16 January 2019 News

China unveils future space plans

Deputy head of the CNSA Wu Yanhua (C, back), secretary-general Li Guoping (2nd R, back), chief designer of China's lunar program Wu Weiren (2nd L, back) and chief designer of the Chang'e-4 probe Sun Zezhou (1st R, back). Image: Xinhua/Jin Liwang
Deputy head of the CNSA Wu Yanhua (C, back), secretary-general Li Guoping (2nd R, back), chief designer of China's lunar program Wu Weiren (2nd L, back) and chief designer of the Chang'e-4 probe Sun Zezhou (1st R, back). Image: Xinhua/Jin Liwang

China has announced at a press conference from the Chinese National Space Administration (CNSA) this week, what the country has planned for its future space-related projects. These include the launch of further Chang’e missions, one that could set the groundwork for a potential Moon base and a desire for more international cooperation on general space exploration as a whole.

Following the world's first-ever soft-landing on the far side of the moon this year, China's triumphant Chang’e 4 probe has helped kick start the fourth phase of China's lunar exploration program, starting with the launch of Chang’e 5 at the end of this year.

Chang’e 5 is a Moon-rock sample return mission whose goal is to land in the Mons Rumker region of Oceanus Procellarum, and return a 2 kilogram sample of lunar regolith, possibly from as deep as 2 metres. It is reported that the probe will carry on board, a Panoramic Camera (PCAM), Lunar Regolith Penetrating Radar (LRPR), and the Lunar Mineralogical Spectrometer (LMS).

If all goes according to plan, then more Chang’e missions are lined up for future launches. "Experts are still discussing and verifying the feasibility of subsequent projects, but it's confirmed that there will be another three missions after Chang'e-5," said Wu Yanhua, deputy head of the CNSA, at a press conference of the State Council Information Office.

Sticking with the same designation, Chang’e 6 and 7 will focus on the south pole of the Moon. According to Wu, Chang'e-6 will return samples from the Moon’s south pole, while Chang’e 7 will conduct comprehensive surveys around the region including the study of the south pole’s terrain, landform and its physical composition.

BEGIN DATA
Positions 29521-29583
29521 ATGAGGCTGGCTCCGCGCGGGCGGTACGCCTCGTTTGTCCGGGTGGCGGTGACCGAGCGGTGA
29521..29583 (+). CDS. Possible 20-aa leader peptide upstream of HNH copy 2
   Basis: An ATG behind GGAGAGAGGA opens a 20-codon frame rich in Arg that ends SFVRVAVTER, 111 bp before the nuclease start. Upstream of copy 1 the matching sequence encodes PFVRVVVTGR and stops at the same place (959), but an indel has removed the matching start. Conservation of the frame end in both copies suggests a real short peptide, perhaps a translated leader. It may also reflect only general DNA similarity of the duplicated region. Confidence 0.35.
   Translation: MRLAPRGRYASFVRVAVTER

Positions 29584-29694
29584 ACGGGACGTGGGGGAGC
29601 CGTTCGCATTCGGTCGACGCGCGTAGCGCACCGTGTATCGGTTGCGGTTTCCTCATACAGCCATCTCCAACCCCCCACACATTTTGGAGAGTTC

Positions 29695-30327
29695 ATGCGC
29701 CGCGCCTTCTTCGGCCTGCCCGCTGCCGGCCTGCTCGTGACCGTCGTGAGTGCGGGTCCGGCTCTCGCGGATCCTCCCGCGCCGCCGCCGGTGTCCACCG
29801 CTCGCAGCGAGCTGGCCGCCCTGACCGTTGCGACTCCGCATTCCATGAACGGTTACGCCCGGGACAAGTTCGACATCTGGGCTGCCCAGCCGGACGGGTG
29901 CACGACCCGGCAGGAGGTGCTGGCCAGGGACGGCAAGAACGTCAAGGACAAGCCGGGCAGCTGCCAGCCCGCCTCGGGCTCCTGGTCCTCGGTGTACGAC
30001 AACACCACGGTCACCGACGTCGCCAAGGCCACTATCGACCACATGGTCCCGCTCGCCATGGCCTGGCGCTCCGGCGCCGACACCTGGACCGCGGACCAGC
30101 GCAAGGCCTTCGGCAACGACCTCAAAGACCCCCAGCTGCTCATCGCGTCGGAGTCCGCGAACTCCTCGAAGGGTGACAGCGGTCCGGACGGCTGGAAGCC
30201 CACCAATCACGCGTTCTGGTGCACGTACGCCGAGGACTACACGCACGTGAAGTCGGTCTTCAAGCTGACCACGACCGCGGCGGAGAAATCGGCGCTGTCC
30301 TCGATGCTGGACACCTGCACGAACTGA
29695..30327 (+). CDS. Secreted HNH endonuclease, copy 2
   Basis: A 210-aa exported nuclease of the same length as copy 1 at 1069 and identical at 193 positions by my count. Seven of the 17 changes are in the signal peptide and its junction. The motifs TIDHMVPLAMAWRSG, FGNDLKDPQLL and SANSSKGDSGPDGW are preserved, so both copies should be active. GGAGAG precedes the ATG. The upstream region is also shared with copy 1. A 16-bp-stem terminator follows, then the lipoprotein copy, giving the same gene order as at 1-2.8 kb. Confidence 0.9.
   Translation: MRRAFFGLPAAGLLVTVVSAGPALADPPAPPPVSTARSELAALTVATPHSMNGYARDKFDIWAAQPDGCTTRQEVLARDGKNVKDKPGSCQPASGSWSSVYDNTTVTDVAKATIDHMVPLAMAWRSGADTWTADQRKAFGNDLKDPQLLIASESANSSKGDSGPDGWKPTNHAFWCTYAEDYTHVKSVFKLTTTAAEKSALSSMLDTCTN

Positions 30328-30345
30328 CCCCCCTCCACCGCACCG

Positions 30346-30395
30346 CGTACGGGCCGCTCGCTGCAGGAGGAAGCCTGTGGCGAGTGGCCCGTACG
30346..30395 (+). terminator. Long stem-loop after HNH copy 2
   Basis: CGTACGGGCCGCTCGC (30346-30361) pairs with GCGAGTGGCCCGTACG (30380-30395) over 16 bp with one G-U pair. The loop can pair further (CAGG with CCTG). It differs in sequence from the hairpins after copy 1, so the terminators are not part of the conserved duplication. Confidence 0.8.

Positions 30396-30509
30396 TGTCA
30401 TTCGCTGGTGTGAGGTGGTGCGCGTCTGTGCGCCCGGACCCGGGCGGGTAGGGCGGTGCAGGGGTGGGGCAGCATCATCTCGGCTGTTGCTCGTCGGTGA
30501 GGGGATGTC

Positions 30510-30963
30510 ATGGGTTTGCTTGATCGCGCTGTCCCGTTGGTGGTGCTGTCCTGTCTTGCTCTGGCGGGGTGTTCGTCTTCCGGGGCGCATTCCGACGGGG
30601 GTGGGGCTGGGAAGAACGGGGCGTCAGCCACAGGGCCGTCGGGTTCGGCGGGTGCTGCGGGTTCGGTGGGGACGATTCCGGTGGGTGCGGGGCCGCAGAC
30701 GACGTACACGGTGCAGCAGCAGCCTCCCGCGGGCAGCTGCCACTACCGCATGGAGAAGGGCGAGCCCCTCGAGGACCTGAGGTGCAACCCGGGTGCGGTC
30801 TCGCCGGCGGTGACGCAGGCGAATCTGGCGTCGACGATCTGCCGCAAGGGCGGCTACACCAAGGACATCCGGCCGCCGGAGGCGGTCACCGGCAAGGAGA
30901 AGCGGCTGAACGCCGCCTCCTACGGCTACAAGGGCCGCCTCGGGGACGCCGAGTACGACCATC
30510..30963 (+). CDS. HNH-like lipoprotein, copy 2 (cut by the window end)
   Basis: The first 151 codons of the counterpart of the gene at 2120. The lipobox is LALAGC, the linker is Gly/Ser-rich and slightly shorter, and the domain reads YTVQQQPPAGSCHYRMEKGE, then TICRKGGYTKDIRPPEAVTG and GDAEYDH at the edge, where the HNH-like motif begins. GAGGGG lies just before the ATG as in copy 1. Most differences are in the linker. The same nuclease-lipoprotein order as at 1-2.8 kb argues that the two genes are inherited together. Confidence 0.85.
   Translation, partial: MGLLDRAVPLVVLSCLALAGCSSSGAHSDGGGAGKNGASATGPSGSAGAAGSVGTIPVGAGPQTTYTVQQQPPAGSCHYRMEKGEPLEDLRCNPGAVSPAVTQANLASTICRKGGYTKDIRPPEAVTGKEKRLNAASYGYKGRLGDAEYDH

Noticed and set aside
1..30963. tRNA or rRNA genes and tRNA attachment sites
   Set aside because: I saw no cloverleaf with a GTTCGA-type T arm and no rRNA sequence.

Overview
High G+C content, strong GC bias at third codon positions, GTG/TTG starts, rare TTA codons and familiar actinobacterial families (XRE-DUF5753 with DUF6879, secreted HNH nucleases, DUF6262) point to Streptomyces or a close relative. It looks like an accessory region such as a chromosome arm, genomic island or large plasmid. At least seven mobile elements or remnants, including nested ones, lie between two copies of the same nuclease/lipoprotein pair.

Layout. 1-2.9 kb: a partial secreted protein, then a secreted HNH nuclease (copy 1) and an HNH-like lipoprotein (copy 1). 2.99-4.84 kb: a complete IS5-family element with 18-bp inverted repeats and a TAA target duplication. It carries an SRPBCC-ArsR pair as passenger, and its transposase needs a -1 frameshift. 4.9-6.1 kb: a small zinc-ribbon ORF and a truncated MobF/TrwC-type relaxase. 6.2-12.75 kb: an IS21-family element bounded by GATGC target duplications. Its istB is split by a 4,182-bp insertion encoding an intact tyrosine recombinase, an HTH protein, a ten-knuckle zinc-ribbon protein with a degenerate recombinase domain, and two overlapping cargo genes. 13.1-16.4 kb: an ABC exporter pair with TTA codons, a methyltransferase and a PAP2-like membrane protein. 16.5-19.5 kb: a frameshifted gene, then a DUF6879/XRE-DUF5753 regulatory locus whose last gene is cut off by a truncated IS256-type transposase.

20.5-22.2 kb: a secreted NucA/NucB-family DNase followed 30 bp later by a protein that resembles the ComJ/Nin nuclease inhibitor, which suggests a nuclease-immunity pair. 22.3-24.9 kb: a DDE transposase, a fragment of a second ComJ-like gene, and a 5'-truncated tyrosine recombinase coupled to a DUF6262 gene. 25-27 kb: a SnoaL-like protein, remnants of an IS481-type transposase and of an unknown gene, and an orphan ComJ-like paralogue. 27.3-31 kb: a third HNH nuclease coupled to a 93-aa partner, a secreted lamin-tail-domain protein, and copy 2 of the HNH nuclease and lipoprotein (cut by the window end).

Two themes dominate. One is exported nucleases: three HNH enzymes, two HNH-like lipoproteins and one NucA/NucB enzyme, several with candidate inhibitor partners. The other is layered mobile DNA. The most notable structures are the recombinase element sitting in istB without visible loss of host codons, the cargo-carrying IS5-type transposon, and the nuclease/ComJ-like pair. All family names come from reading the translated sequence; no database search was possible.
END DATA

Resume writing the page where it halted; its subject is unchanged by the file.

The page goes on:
The Chang'e-8 mission on the other hand will test key technologies as groundwork for the potential construction of a science and research base on our nearest celestial neighbour.

Aside from the nation’s lunar missions, and a possible probe to Mars around 2020, China is also forging ahead with its orbital station – a project it hopes to have finished by the end of 2022, with the help of countries such as Russia, Germany and France.

International cooperation between the world’s leading space-nations was a central theme to the CNSA press conference, with Wu reiterating the importance of countries pushing forward the frontiers of space exploration together based on equality, peaceful use and mutual benefit to further humanity’s quest and journey into the Universe.

The country has already forged a number of strong space-collaborations with other nations, most notably with Russia and the US.

Speaking on their relationship with Russia, Li said that Russia is one of the key partners in China's space programs. The two countries he said held annual meetings devoted to cooperation in space exploration and that both were pushing ahead with joint aerospace projects “in accordance with China’s program for 2018-2022,” including Russia’s Luna-Resurs-1 (Luna-26) orbital spacecraft initiative.

Meanwhile, China and the US have recently worked together on Chang’e 4. NASA’s mission crew for the Lunar Reconnaissance Orbiter (LRO) assisted those working on Chang'e-4 to help pinpoint where the probe landed.

However, its not just the main players that are exclusively selected to join in. All foreign counterparts are welcome to participate in China’s future lunar and deep space missions, especially those pertaining to the Moon’s south pole, said Li.

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